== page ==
Mobile World Congress (MWC 2019) will discuss about the latest 5G deployments in several countries. But India will be a silent spectator this time as well. India has already missed a huge opportunity in 3G and 4G as well.
India has lost its 5G business opportunity due to the tough competition posed by Reliance Jio, a company owned by India’s richest person Mukesh Ambani. Reliance Jio has grabbed 280 million 4G subscribers till December 2018.
Reliance Jio’s monthly ARPU is much better as compared with Bharti Airtel and Vodafone Idea because Reliance Jio does not have enough presence in rural, where folks spend less money on phone connectivity.
5G will not make substantial progress in India in the next two years as debt-ridden telecom operators such as Bharti Airtel and Vodafone Idea are not in a position to spend on buying 5G spectrum and network investment.
Several developed countries will be gaining from 5G business because of their existing investment in fiber network. They invested in fiber because they were under pressure from regulators to improve quality of services. Indian telecom regulator TRAI and government’s DoT did not try to understand why Indians are unable to make calls within their homes.
India has about 1.5 million Kms of fiber deployed. However, telecom sites connected through fiber is less than 25 percent. Most of the telecom sites are backhauled using microwave links. India has the world’s largest installed base of microwave links in the traditional bands- 6GHz to 42GHz.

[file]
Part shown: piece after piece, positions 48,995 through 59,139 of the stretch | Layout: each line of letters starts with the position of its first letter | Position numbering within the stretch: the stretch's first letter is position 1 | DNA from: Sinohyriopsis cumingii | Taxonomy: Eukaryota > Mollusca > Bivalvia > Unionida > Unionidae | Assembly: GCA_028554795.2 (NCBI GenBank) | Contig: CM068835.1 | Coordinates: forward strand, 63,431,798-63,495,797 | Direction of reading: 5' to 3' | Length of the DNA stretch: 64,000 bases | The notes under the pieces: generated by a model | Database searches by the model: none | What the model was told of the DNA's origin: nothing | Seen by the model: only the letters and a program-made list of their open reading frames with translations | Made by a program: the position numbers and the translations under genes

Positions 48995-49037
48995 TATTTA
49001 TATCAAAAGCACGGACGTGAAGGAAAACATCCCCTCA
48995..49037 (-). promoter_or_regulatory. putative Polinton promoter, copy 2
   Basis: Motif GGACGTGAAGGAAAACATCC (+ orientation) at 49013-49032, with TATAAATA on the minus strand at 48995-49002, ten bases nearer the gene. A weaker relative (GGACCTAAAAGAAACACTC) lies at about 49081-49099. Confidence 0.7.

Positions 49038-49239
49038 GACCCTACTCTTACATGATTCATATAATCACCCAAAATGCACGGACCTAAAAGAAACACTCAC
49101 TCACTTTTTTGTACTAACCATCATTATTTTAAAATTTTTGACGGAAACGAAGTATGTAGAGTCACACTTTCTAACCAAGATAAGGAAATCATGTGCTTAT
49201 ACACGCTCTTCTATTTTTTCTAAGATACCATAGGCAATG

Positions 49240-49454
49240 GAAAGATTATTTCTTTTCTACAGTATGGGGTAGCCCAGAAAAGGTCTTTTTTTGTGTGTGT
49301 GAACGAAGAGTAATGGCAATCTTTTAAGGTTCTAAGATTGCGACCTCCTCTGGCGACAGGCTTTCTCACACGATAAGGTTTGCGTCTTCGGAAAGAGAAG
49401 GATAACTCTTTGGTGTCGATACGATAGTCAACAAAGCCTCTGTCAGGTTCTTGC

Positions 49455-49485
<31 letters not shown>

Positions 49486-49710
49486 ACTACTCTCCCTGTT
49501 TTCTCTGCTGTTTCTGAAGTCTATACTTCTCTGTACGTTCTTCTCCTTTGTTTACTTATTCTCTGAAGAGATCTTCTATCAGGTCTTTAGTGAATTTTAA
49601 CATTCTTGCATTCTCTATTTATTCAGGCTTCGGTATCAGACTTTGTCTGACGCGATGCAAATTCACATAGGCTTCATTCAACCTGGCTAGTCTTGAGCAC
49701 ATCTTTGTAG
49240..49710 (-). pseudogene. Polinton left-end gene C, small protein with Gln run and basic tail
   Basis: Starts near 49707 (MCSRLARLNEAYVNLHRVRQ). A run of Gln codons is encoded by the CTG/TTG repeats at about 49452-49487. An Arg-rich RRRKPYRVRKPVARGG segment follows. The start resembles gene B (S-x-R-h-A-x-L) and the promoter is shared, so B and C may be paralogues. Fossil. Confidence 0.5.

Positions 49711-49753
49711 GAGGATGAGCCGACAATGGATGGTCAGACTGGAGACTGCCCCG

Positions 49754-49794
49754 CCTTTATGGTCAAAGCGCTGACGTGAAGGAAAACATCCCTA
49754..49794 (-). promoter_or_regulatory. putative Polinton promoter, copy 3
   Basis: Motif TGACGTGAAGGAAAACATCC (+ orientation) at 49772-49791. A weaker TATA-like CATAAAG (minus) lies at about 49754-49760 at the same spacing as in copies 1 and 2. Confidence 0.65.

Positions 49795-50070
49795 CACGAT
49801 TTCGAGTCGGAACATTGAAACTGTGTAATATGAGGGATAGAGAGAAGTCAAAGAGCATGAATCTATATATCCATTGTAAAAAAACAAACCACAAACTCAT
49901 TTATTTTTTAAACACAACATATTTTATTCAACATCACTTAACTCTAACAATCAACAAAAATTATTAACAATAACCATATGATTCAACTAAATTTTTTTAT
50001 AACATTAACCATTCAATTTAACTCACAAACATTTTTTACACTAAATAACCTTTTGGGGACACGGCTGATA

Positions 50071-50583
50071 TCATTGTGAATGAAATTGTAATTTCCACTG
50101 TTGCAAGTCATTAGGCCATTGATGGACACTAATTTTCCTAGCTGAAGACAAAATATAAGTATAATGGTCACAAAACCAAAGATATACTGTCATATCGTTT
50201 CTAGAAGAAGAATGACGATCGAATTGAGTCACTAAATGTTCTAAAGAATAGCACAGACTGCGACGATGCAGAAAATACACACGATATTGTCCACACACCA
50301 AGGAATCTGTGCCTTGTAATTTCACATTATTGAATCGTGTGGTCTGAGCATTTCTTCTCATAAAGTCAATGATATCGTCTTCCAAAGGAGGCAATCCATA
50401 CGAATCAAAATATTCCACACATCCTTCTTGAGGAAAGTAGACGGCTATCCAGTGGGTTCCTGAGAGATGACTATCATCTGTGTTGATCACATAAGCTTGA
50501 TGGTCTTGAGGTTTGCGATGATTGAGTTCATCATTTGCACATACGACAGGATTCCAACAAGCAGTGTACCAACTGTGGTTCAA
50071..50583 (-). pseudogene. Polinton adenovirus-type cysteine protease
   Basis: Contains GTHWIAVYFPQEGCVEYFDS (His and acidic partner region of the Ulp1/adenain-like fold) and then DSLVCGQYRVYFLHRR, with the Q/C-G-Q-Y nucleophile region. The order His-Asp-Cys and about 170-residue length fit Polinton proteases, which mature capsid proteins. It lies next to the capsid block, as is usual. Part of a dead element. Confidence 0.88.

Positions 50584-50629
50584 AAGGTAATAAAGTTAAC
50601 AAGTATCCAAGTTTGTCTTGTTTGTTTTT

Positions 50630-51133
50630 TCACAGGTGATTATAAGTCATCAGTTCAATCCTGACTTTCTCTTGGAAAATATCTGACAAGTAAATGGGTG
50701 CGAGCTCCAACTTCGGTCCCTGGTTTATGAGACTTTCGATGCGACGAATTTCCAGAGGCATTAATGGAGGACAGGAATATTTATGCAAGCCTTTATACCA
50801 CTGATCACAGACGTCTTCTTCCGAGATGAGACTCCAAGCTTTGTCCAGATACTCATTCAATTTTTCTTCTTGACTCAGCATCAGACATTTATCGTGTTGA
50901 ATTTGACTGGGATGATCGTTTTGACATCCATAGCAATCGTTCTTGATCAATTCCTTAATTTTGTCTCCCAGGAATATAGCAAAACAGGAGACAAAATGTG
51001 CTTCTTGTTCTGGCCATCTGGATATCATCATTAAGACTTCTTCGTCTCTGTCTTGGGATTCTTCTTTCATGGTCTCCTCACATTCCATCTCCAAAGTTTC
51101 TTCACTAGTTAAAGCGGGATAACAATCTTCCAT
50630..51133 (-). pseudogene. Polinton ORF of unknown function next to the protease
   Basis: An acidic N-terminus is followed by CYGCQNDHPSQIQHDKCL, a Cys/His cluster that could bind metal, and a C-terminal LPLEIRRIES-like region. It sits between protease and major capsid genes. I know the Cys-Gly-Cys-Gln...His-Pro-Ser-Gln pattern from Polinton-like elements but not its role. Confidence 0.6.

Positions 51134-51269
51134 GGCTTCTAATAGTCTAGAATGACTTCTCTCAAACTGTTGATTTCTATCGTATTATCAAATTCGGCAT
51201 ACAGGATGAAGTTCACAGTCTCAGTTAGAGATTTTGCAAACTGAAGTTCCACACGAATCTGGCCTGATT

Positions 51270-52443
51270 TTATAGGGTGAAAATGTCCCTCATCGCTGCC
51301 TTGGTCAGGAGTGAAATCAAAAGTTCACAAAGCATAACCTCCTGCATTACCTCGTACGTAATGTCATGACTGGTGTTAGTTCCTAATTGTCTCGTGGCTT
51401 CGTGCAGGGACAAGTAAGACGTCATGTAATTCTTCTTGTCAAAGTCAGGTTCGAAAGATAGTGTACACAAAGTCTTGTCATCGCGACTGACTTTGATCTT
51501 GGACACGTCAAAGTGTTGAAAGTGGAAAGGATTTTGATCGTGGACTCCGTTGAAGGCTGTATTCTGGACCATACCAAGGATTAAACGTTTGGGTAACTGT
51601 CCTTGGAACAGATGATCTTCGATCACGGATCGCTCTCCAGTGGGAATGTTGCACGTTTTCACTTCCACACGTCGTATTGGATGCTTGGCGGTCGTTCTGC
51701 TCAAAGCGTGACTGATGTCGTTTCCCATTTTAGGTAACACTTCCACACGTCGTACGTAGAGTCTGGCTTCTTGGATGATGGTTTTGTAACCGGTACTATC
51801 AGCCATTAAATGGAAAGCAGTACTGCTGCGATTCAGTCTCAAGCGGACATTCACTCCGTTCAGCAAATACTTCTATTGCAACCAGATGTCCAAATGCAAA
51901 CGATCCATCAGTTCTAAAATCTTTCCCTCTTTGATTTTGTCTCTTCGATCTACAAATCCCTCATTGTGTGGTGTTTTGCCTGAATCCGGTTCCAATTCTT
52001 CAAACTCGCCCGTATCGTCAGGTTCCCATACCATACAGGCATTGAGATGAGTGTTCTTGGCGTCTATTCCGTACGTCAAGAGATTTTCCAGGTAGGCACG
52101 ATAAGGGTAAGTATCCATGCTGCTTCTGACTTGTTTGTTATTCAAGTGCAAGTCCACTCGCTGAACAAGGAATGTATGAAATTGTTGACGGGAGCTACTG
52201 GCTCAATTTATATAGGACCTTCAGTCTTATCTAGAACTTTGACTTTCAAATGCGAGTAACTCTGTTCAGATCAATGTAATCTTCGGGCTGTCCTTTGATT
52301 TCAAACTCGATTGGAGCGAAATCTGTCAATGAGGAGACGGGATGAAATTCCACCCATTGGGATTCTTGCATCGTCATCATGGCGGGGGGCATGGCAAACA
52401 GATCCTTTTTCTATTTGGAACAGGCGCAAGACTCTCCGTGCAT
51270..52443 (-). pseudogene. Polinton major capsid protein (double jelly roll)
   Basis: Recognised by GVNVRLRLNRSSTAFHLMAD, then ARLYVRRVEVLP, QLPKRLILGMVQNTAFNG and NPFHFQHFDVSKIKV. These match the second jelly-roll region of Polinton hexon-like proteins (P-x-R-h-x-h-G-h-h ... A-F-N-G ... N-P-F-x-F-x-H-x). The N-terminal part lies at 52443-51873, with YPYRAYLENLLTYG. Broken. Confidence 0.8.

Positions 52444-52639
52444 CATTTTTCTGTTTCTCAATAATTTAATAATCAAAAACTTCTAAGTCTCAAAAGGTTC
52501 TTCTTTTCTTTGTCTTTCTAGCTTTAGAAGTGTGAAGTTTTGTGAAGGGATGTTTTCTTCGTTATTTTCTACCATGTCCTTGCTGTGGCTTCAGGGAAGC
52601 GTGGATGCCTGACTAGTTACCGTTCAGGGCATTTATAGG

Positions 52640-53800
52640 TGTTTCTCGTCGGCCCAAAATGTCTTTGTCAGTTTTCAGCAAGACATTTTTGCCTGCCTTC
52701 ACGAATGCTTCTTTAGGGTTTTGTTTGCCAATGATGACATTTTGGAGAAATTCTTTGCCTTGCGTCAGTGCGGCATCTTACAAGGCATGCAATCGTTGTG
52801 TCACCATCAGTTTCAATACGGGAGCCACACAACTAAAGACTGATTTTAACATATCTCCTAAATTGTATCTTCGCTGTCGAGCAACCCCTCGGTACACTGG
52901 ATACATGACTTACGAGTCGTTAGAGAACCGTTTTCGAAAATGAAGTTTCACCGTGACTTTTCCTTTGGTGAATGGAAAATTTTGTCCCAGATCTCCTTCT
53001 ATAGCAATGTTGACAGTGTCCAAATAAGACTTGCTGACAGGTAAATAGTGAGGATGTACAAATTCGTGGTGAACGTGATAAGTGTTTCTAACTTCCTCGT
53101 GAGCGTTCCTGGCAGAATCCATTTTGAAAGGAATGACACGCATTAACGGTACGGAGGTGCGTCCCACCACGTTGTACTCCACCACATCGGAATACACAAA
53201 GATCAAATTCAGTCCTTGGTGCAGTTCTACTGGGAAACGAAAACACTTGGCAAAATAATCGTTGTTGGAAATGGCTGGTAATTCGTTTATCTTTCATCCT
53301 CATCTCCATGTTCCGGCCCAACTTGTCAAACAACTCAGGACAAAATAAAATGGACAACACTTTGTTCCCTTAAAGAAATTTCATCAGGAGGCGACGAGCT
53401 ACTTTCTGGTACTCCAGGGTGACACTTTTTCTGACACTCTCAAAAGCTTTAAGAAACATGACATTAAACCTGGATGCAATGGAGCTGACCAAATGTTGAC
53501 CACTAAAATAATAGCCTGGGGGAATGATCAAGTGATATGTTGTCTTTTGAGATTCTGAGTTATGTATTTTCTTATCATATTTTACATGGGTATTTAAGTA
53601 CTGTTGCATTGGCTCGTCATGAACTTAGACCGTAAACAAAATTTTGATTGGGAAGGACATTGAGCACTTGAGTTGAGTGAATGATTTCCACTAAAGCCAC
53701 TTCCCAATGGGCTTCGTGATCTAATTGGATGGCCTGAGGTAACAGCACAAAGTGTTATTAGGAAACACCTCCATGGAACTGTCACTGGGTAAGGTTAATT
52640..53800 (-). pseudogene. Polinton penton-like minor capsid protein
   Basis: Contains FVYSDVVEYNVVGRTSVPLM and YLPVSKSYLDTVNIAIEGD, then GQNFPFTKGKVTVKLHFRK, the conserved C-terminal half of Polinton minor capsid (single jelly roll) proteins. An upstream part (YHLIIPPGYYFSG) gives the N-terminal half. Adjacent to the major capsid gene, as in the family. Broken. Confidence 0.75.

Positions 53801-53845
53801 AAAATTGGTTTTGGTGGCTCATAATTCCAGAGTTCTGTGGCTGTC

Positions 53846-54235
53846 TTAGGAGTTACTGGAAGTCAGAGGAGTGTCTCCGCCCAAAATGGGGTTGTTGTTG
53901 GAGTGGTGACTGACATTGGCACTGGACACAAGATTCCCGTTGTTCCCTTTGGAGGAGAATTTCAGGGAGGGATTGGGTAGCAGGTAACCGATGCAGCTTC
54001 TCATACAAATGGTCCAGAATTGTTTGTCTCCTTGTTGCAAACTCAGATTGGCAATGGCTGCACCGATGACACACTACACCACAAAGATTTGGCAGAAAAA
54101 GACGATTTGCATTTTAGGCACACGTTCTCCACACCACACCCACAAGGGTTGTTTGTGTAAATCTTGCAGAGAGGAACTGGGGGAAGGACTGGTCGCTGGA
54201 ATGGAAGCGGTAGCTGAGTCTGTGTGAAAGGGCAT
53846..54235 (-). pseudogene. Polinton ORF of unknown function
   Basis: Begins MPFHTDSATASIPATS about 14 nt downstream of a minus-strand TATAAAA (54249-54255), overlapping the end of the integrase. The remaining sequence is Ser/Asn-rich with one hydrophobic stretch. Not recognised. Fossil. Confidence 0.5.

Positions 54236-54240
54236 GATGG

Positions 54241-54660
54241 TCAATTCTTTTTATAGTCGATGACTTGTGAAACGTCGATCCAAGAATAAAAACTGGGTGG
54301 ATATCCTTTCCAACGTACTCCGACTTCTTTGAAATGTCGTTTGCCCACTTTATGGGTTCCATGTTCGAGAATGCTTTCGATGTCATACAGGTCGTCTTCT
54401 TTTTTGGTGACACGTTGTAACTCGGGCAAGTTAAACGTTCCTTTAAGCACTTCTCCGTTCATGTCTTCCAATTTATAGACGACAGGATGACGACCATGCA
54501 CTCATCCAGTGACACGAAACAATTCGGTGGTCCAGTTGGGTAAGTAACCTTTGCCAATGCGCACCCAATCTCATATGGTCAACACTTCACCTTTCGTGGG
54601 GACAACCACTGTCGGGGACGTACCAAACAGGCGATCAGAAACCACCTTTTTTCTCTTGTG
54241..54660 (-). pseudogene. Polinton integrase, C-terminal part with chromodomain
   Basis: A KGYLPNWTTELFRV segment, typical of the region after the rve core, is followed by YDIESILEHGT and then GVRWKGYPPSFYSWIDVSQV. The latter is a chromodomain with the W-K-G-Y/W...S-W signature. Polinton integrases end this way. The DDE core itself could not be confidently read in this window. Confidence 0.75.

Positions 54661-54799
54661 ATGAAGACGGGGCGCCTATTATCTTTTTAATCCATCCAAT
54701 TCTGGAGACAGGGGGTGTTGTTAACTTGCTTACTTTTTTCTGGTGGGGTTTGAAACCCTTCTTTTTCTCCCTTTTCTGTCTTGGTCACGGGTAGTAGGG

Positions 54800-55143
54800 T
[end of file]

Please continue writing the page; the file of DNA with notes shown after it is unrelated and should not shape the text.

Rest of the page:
Lack of fiber means slow progress in 5G in India. Operators such as AT&T, Verizon, China Mobile are not making huge investment in 5G for the time being because they rely on 4G and fiber investment.
TRAI whitepaper on 5G
Surprisingly, TRAI chairman RS Sharma has released a whitepaper on 5G today explaining the investment, business opportunities and challenges in the deployment of 5G network across India.
The TRAI whitepaper released ahead of MWC 2019, the largest telecom event, indicates that deployment of 5G network will require substantial investment in the core, radio network and spectrum.
The whitepaper did not say that India is behind in 5G deployment as compared with Europe, the US, China, Korea, Japan, Middle East. It seems India does not even need 5G in the next two-three years. If Indians are happy about limited 4G, why we need 5G?
The latest GSMA intelligence report says 5G connections in India will grow to almost 70 million by 2025, equivalent to around 5 percent of total connections (excluding cellular IoT) by that time.
Nokia says India has 432 million 4G subscribers and they drive 92 percent of the data traffic in the country. India’s 4G boom has started after the launch of Reliance Jio in the end of 2016 and its aggressive data plans for India’s youth.
It is a fact that Indian telecom operators are not clear on what they will offer to mobile phone customers after launching 5G. They can offer 5G broadband to homes but they can make only Rs 800 per month from a broadband connection. In some case, broadband ARPU is much less even if you are buying a high-speed connection.